With over 100 amendments debated from both sides of the aisle and many hours of debate on the House floor, I was very proud of the robust and inclusive process for consideration that allowed dozens of members from both sides of the aisle to offer their ideas to make this legislation better.  Between this open process for consideration and the many provisions that rein in the regulatory overreach and keep the executive branch accountable to the bounds established by the U.S. Constitution, this legislation is a clear victory for American democracy, and I was pleased to lend my support for it. 

The oversight of the Article II Executive Branch in each appropriations bill is critically important to our Constitutional balance of power. I have been working hard in my time in Congress to restore oversight and a well-functioning appropriations process. There is always more to do, but we are doing more today than ever before, and I am grateful for that progress.



Thursday night during the Bastille Day celebration in Nice, France, we were once again tragically reminded of an existential threat and the need to relentlessly pursue the defeat of terrorists wherever we find them.  In the days since this awful attack, we’ve mourned for the victims, prayed for their families, and asked frustratingly familiar questions.  We want to know who did it, why they did it, and we want to ensure it never happens again.  As we move forward, we will continue to learn more about each of these things, and we will reinforce our relationship with allies across the globe as we combat terrorists in every capacity here and abroad.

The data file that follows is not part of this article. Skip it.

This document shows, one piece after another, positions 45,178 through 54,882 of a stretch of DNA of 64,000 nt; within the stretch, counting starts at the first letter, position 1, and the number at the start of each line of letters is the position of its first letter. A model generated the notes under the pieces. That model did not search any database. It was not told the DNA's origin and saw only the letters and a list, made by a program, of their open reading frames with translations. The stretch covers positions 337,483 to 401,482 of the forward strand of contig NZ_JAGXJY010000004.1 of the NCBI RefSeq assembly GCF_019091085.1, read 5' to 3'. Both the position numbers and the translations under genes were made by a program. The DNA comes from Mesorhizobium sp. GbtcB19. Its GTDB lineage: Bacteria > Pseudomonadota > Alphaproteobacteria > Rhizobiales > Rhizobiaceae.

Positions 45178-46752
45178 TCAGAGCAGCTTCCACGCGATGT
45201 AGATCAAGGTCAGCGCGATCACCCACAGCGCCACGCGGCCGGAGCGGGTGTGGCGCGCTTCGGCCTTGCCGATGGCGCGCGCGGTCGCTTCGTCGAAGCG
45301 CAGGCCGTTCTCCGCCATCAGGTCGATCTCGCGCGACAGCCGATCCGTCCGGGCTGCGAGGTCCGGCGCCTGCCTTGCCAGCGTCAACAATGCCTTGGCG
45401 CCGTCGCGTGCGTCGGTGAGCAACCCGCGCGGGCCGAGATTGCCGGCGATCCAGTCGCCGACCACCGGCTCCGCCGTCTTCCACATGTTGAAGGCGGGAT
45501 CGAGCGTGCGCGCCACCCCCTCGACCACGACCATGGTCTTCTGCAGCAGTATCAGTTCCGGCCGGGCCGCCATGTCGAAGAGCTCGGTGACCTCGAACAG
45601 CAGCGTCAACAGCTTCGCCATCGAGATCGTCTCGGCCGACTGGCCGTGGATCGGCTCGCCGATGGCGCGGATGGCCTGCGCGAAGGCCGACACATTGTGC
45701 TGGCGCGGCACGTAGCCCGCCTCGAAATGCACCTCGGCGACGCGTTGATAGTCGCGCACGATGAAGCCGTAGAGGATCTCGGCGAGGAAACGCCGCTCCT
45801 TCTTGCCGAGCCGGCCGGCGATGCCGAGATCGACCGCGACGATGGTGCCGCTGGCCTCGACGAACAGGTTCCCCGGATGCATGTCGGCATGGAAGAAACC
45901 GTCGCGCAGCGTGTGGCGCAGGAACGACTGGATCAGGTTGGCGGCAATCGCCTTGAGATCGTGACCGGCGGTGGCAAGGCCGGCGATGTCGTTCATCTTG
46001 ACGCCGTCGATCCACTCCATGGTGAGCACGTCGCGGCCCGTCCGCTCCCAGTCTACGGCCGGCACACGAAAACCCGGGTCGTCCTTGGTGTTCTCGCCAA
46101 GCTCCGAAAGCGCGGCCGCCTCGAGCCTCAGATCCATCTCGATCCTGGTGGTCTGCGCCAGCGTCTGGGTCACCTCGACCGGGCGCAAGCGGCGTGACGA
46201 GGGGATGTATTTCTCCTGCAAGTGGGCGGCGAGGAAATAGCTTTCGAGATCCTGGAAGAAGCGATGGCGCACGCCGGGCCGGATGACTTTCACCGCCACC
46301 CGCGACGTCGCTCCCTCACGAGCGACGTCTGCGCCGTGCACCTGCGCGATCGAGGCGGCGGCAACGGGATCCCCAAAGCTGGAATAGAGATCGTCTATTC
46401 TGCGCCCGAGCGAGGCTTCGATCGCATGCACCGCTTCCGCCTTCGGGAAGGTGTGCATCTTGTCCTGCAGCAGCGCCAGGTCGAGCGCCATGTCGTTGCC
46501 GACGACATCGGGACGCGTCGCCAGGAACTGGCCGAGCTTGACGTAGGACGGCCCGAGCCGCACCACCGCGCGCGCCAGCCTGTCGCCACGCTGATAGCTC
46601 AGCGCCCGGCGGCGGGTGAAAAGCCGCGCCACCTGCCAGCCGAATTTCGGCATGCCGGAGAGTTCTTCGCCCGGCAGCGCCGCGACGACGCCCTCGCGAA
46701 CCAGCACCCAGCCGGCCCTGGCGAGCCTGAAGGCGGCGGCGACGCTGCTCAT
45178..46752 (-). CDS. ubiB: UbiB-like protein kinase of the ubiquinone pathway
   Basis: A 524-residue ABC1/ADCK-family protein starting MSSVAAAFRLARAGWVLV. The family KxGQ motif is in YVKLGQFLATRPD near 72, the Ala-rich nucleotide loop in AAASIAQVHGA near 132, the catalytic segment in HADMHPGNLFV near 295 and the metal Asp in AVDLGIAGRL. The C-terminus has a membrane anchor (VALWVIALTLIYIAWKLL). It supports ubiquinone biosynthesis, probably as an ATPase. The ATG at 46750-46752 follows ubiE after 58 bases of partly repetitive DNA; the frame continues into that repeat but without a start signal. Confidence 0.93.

I’m grateful to all those who have dedicated their lives to protecting Americans, and am fully committed to doing everything possible to ensure they have the resources they need to continue being successful.